Monday, February 21, 2022

Shed history: The first Anderson shelter is erected on this day 1939

Plans for civilian protection from air raids in the UK had been underway well before the beginning of the Second World War in 1939. One of the earliest provisions was the Anderson shelter (pictured above is part of the official installation instructions), designed in 1938 by Dr David Anderson, William Paterson and Oscar Carl Kerrison and first built in Islington, London, on 25 February 1939. A shed-like galvanized corrugated steel structure of 2 x 1.4m, the shelter was erected in domestic back gardens sunk 1.2m into the ground and then covered with earth. Able to accommodate up to six people, they were provided to more than three million people living in the most exposed locations and were free to those earning under £5 a week (£7 to everyone else).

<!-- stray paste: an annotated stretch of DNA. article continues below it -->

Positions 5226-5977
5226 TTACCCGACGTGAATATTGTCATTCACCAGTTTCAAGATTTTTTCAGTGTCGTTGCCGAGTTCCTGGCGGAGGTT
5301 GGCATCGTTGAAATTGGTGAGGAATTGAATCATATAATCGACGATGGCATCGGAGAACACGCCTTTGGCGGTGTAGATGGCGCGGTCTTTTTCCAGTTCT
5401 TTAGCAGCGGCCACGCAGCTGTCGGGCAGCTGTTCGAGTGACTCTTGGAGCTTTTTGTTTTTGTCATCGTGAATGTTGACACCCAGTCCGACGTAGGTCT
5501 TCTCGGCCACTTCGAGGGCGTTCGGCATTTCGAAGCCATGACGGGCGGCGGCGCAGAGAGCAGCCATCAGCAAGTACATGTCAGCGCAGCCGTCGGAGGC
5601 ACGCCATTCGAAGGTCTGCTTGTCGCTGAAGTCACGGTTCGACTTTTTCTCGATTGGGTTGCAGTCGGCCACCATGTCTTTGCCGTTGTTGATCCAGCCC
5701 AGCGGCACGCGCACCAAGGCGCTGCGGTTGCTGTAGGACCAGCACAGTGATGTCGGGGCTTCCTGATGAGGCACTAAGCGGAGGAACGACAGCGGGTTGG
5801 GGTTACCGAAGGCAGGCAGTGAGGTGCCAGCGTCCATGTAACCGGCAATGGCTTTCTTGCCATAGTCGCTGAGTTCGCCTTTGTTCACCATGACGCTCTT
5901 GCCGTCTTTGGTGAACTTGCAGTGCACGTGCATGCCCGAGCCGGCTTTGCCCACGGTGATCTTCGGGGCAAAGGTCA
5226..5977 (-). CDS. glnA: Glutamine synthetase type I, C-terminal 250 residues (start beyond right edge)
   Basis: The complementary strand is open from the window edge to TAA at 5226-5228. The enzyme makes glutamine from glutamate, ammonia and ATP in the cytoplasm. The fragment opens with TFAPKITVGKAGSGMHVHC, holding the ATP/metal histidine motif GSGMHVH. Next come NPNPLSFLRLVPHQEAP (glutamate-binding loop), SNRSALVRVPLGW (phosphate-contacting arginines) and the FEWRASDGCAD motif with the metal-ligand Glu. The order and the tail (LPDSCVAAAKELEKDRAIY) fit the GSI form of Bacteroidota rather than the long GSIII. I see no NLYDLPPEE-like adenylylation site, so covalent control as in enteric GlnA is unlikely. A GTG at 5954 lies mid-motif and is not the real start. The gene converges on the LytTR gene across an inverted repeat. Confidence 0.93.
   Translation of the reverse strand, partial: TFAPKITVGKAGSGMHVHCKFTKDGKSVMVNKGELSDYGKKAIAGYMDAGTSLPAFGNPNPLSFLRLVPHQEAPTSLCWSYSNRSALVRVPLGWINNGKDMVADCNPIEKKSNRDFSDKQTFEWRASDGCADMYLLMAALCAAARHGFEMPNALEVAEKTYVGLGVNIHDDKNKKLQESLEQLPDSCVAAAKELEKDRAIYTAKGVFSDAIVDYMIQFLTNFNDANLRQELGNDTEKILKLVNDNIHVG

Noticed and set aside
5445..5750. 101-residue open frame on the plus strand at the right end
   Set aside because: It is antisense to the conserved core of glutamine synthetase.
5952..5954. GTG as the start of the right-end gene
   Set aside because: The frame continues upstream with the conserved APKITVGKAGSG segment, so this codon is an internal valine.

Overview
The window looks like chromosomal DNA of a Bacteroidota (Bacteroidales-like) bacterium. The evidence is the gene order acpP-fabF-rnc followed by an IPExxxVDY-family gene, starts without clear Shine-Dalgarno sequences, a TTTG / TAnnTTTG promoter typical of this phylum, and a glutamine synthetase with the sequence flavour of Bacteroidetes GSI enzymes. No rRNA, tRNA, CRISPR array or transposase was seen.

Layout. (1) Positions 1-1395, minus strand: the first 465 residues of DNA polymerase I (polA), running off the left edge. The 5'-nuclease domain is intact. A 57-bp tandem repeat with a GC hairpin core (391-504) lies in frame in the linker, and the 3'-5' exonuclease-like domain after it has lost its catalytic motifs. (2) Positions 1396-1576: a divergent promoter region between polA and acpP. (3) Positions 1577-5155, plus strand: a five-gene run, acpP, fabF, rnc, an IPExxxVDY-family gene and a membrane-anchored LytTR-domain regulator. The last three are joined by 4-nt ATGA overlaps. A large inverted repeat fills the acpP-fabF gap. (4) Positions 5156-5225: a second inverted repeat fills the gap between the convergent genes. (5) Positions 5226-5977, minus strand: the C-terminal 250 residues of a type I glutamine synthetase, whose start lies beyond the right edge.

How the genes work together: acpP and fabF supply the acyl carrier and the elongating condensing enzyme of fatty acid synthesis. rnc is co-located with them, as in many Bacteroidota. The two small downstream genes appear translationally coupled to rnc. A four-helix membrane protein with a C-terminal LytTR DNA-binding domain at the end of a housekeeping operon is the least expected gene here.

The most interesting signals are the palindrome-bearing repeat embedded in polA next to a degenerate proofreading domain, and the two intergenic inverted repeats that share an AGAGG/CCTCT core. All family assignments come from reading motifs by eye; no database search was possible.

Although they undoubtedly saved lives, they were of no use to those without gardens and were uncomfortable and prone to damp. They gradually fell out of use, to be replaced by the cage-like indoor Morrison shelters. After the war, many Anderson shelters continued life as chicken coops or tool sheds.


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